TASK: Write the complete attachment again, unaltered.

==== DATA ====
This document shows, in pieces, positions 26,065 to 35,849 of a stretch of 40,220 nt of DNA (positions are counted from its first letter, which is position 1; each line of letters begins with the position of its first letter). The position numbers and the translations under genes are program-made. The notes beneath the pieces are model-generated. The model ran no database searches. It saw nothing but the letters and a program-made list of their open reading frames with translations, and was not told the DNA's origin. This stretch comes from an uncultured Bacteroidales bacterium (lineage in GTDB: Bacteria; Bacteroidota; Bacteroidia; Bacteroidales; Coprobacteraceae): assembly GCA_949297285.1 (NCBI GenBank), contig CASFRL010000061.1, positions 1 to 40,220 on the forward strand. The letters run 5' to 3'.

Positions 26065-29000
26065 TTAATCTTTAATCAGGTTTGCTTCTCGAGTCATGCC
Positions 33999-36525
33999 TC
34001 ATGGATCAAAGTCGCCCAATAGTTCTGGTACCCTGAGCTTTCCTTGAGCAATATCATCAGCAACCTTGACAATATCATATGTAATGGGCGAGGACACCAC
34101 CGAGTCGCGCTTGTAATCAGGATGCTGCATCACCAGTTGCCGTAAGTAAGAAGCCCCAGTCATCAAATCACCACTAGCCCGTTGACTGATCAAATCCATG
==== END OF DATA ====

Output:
This document shows, in pieces, positions 26,065 to 35,849 of a stretch of 40,220 nt of DNA (positions are counted from its first letter, which is position 1; each line of letters begins with the position of its first letter). The position numbers and the translations under genes are program-made. The notes beneath the pieces are model-generated. The model ran no database searches. It saw nothing but the letters and a program-made list of their open reading frames with translations, and was not told the DNA's origin. This stretch comes from an uncultured Bacteroidales bacterium (lineage in GTDB: Bacteria; Bacteroidota; Bacteroidia; Bacteroidales; Coprobacteraceae): assembly GCA_949297285.1 (NCBI GenBank), contig CASFRL010000061.1, positions 1 to 40,220 on the forward strand. The letters run 5' to 3'.

Positions 26065-29000
26065 TTAATCTTTAATCAGGTTTGCTTCTCGAGTCATGCC
Positions 33999-36525
33999 TC
34001 ATGGATCAAAGTCGCCCAATAGTTCTGGTACCCTGAGCTTTCCTTGAGCAATATCATCAGCAACCTTGACAATATCATATGTAATGGGCGAGGACACCAC
34101 CGAGTCGCGCTTGTAATCAGGATGCTGCATCACCAGTTGCCGTAAGTAAGAAGCCCCAGTCATCAAATCACCACTAGCCCGTTGACTGATCAAATCCATG